Is Facebook Irrelevant to Schools?

Joshua Kim writes about the irrelevancy of Facebook for Inside Higher Ed, bringing up some salient points. Twitter is typically more useful for discovering information, he says, and students don’t really want their teachers in their Facebook business.

That may be true. I tried creating a Facebook account just for communicating with students this past semester, and it didn’t work out as well as I’d hoped, but that was entirely my own doing. I ran out of steam. I couldn’t keep up with multiple Facebook accounts, plus Blackboard, plus everything else. I did encounter some students who said they preferred not to friend a teacher or classmates on Facebook. I had others who used the Facebook chat function to ask me questions about class.

I don’t think Facebook is irrelevant. I do discover plenty of professional articles and ideas amongst the silliness. I also think there’s a way to make it work for teacher/student interactions. Like everything else, that’s probably a matter of trial and error.

What I do believe is that this isn’t a Facebook v. Twitter standoff in which one will rise clearly victorious over the other. Students use a variety of social media. Schools should too.

Everything depends on what you need the tool to do. Do you want to disseminate information? If so, you need both Facebook and Twitter. Think about using a service like Tumblr or a Twitter application like TweetDeck to simplify pushing the same information out to multiple accounts.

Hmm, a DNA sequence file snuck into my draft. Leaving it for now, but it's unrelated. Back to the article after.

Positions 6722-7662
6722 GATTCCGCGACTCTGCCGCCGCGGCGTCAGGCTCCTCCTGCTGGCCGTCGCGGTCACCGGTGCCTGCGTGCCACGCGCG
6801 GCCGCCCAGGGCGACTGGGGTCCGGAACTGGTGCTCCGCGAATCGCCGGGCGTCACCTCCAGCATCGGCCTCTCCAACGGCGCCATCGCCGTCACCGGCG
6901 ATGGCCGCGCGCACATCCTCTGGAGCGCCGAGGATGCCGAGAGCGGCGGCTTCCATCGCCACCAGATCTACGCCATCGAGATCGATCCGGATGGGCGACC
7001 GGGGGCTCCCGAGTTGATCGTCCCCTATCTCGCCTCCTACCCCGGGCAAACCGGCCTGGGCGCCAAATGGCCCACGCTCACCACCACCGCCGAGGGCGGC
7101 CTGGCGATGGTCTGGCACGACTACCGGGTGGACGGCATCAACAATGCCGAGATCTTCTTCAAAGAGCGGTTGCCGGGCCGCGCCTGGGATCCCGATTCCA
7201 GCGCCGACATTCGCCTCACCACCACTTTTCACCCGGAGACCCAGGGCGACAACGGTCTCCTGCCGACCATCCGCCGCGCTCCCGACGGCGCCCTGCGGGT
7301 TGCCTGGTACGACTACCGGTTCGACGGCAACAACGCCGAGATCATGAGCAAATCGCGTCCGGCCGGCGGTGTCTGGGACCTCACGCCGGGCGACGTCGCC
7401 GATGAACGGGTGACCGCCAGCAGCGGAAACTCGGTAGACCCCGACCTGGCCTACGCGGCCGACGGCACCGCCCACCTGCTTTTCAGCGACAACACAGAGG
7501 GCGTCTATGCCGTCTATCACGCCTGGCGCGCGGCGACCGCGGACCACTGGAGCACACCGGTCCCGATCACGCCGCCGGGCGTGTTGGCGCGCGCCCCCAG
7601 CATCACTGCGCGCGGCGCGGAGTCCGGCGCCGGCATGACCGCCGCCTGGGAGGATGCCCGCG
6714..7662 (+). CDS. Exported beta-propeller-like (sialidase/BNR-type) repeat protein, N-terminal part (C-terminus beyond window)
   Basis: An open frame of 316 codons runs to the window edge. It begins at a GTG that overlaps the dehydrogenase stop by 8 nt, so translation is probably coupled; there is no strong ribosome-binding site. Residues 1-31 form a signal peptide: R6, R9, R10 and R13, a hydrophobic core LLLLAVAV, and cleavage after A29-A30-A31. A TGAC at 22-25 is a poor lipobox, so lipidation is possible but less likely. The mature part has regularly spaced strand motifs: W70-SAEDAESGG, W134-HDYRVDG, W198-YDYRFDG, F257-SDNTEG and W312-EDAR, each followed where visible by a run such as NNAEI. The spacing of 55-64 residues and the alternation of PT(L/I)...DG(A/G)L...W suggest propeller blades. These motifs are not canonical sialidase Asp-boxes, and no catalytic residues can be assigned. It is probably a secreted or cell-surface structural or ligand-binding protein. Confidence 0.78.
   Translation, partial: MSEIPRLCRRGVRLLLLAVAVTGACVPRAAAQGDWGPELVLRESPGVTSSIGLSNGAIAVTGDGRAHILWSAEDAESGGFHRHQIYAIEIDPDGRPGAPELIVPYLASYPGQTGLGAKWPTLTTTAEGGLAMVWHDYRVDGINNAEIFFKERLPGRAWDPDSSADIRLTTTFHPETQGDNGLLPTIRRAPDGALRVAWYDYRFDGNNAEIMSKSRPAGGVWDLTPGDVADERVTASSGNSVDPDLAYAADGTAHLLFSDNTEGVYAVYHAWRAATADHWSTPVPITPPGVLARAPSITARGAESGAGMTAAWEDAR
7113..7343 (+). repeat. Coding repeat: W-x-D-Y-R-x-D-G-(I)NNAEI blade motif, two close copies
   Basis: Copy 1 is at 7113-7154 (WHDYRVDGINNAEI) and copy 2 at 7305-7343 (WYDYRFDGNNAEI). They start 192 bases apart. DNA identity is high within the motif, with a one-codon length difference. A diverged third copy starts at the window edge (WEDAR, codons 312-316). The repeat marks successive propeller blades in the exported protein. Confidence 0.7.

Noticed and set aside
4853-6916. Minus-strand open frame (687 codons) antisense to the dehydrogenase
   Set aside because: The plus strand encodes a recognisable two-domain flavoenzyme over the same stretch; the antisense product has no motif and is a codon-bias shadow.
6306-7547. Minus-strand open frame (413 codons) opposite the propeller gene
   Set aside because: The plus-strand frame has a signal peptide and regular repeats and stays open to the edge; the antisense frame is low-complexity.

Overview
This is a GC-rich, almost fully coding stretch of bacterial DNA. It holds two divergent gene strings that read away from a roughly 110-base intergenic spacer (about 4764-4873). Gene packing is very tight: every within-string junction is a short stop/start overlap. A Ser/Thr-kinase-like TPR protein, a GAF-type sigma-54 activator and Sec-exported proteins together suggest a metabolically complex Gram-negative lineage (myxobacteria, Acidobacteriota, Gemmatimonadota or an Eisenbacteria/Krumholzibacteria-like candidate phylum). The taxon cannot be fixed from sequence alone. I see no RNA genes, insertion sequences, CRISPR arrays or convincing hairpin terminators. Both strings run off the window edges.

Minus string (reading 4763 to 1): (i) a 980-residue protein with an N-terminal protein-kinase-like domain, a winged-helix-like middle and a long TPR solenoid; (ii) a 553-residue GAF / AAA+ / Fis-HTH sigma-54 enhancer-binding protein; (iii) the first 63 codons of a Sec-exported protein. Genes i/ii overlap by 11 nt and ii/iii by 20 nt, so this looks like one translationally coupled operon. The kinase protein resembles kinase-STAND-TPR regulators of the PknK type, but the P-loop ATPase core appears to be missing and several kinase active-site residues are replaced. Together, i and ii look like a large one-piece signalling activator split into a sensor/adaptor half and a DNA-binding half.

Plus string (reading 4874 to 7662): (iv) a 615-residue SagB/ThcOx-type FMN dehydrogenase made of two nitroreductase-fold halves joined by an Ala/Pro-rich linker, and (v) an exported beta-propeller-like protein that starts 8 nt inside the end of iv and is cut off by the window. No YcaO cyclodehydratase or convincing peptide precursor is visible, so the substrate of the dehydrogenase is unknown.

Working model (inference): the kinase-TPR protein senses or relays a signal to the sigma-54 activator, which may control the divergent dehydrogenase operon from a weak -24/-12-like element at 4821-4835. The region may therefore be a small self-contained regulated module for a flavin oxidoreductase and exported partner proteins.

Do you want to help students build projects or portfolios? Think about using Twitter with a blog as I wrote about yesterday.

Do you want to hold virtual office hours? For me, Facebook works best for that, but I’ve seen it happen on Twitter.

Do you work in a situation where Facebook and Twitter are both blocked by your school? In that case, you might want to ask your IT people to unblock Ning so that you can make a social network just for your class. This way you won’t have to worry about whether you are intruding on the students’ social spaces.

We’re only just starting to think through the impact of social media on education. We’ll see a lot of shifts and turns along the way. Sometimes those turns will mean one phase is ending as another begins, but sometimes they just mean a particular phase is rearranging itself.

Facebook has not yet worked the way I wanted it to with students. I don’t think that means it doesn’t work. I just think it means I need to keep rearranging the way I approach it. I also think it means I need to see Facebook as “a” way to communicate with students, not “the” way. For the foreseeable future it seems we’re going to be broadcasting our classrooms in multiple directions at once. And that’s okay.

Teach them where you find them, I was told as a new teacher. They’re everywhere now, and that’s where we’ll reach them.

Writing as Play